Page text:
An important consideration of cell-based selection protocols is that cells having a reduced membrane integrity, such as late apoptotic and necrotic cells, can indiscriminately take up nucleic acids, leading to enrichment of aptamers that non-specifically bind these cells. Partitioning methods that fail to eliminate these populations of cells drastically reduce the success rate of a selection process. To address this, the Mayer group developed what they termed fluorescent-activated cell sorting (FACS)-SELEX [44
]. In this strategy, Raddatz et al. first performed a calcein staining of live cells and then used FACS to discriminate between dead and live cells within a CD19+
Burkitt’s lymphoma cell sample. Single-chain DNA sequences that were internalized only into the viable cells were recovered and then amplified for more rounds of selection. The authors demonstrated that a DNA aptamer named C10 [44
] and a truncated form designated C10.36 [45
] were able to distinguish between Burkitt’s lymphoma B cells and primary, non-malignant B cells. Both of these nucleic acid ligands were taken up into Burkitt’s lymphoma cells with fast kinetics via clathrin-mediated endocytosis. A combined strategy that utilizes key features of FACS- and cell-internalization-SELEX could represent an intriguing strategy of selection because it would simultaneously reduce limitations associated to cell-based SELEX and allow for direct monitoring of aptamer enrichment at each round of the selection via a dye-labeled RNA pool.
Certain receptors, such as GPCRs, are internalized only upon binding of their ligands in a process called ligand-induced uptake. Interestingly, targeting different epitopes on the same receptor can affect the route of endocytosis of a defined ligand. For example, Austin et al. demonstrated that an anti-EGFR monoclonal antibody and this receptor’s natural ligand, EGF, are taken up by two different mechanisms of endocytosis after binding to distinct epitopes on EGFR [61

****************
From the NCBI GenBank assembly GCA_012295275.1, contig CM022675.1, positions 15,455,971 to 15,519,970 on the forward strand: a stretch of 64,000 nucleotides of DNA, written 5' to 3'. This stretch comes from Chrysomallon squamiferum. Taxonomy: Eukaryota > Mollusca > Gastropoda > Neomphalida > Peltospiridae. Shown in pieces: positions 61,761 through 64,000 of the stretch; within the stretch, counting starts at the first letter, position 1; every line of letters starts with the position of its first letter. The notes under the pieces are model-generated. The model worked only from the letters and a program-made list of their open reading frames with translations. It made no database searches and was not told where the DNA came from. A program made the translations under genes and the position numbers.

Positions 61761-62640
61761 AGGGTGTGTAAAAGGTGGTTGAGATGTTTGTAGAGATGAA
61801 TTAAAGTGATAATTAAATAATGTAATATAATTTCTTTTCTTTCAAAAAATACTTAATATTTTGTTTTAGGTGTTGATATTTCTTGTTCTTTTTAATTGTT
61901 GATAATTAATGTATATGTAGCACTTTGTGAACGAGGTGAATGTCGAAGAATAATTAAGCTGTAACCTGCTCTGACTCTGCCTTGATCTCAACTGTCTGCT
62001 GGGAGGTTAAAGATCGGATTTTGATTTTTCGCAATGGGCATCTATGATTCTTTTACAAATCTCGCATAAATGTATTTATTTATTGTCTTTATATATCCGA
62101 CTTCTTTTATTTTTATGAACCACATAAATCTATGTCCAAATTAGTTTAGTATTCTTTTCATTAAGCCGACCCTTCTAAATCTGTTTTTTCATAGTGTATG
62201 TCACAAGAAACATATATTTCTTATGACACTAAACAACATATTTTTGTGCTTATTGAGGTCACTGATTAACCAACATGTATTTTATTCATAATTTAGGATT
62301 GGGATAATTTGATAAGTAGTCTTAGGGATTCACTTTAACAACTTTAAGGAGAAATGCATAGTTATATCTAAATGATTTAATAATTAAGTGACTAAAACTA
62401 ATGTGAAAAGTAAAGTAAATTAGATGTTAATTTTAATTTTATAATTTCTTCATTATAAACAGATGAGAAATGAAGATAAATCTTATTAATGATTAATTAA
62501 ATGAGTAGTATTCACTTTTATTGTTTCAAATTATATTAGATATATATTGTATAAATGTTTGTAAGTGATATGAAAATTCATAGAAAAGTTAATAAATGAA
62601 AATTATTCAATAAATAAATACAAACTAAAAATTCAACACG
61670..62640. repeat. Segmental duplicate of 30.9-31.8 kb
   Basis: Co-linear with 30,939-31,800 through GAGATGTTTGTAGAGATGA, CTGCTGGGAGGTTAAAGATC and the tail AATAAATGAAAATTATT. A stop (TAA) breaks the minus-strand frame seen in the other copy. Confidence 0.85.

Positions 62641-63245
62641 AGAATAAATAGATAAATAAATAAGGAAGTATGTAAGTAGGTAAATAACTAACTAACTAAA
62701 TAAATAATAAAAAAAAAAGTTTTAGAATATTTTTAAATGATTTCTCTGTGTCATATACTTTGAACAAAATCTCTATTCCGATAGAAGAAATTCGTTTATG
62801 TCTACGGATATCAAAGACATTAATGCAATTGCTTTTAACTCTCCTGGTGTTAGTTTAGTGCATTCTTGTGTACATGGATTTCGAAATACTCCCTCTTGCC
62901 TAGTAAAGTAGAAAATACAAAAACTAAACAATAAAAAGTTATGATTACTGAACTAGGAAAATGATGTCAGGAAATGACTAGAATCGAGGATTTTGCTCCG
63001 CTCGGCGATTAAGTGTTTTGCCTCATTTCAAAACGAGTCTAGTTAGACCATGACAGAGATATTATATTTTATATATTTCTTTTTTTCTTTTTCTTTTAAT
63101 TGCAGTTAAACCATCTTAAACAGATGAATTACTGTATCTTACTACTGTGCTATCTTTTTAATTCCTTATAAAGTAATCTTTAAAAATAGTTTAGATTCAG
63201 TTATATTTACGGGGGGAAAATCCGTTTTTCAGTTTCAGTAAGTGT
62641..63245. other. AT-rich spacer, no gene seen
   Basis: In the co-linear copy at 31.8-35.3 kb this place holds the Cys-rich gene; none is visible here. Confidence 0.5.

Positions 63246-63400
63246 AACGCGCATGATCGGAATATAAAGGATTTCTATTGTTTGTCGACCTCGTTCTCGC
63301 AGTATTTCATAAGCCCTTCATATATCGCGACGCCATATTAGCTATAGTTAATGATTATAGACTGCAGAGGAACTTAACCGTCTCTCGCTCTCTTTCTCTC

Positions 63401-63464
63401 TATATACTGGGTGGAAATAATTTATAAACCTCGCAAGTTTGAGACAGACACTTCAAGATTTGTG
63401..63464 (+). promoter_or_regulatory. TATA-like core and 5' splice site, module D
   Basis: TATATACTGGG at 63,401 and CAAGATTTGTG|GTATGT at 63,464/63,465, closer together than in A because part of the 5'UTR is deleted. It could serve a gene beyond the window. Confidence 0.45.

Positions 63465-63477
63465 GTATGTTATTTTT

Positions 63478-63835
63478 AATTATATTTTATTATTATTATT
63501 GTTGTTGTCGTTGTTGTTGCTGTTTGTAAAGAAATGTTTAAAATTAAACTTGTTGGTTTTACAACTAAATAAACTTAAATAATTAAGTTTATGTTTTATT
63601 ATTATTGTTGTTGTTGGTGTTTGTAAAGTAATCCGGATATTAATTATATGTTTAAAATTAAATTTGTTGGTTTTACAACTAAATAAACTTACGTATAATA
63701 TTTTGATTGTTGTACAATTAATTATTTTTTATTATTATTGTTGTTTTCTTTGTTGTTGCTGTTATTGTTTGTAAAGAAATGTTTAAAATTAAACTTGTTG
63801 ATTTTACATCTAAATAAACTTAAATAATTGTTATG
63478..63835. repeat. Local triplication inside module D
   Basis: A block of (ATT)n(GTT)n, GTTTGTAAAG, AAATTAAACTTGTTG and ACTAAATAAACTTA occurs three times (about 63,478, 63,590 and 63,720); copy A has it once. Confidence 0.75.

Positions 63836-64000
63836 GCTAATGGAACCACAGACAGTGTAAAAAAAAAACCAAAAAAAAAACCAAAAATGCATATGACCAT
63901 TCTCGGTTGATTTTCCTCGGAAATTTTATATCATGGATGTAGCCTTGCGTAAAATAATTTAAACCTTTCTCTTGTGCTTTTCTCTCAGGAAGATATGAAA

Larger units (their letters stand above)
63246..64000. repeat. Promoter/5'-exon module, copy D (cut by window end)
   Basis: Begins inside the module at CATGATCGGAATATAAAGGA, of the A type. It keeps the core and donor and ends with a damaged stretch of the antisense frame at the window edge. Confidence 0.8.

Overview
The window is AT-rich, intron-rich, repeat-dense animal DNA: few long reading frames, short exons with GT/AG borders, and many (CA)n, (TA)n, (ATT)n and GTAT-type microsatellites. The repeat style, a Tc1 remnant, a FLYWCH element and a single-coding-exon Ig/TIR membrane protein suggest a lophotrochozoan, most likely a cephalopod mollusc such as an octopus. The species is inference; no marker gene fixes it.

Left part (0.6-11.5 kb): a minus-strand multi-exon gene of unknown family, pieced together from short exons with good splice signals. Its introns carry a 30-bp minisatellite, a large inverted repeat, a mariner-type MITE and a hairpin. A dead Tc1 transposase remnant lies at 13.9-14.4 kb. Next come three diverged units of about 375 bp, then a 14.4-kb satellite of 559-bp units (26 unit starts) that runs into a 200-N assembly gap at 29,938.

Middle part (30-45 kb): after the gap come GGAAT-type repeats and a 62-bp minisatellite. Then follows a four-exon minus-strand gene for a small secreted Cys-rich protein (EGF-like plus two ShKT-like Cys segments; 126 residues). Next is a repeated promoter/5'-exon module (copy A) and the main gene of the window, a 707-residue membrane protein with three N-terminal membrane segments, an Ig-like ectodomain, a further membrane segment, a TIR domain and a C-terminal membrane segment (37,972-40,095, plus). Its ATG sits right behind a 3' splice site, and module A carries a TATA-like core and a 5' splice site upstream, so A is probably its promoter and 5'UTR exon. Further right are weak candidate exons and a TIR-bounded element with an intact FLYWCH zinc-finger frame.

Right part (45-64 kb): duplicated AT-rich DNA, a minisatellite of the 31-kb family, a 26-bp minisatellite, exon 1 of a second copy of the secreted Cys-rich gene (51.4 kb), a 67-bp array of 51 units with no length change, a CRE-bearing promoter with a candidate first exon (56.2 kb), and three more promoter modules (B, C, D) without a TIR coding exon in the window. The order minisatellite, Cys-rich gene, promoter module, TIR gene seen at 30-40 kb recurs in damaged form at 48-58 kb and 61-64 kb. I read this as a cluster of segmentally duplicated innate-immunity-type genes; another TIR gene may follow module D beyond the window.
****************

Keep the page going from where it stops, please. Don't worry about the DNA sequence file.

]. Aptamers that target different sites on a certain receptor could similarly experience different fates upon internalization. With this in mind, Zumrut et al. adopted a variant of cell-internalization SELEX termed Ligand-Guided Selection (LIGS) to direct aptamers to or away from a known receptor epitope [62
]. LIGS exploits natural ligands or other high-affinity reagents such as monoclonal antibodies that recognize the same target receptor to displace and elute specific aptamers. Specifically, when this displacing ligand binds its cognate antigen on a certain cell-surface marker, it outcompetes and displaces aptamer sequences that interact at that site. Zumrut et al. utilized LIGS to select aptamers that bind to CD3ε–an ectodomain of T-cell Receptor (TCR)–expressed on Jurkat cells [62
]. At each round of the selection, target cells were pre-treated with a partially enriched DNA pool that recognized Jurkat cells. An excess of high-affinity binding anti-CD3 antibody specific for the CD3ε domain was then co-incubated with the same target cells previously loaded with the DNA pool. This allowed displacement of aptamer sequences that bound to the same site of the antibody. Eluted sequences were then recovered and used in the following rounds of selection. In principle, the LIGS strategy could be very useful in directing aptamers to alternative epitopes of the same receptor, thereby steering the binding event into different downstream cellular outcomes.
4. Strategies to Enhance and Monitor Endosomal Escape of Cargoes
The therapeutic success of a given cell-internalizing platform can be strongly dependent on the ability of that platform to mediate efficient cytosolic translocation of cargoes. Thus, the efficiency of endosomal escape during a cycle of uptake needs to be improved significantly relative to that estimated for traditional delivery systems (i.e., <0.01%) [20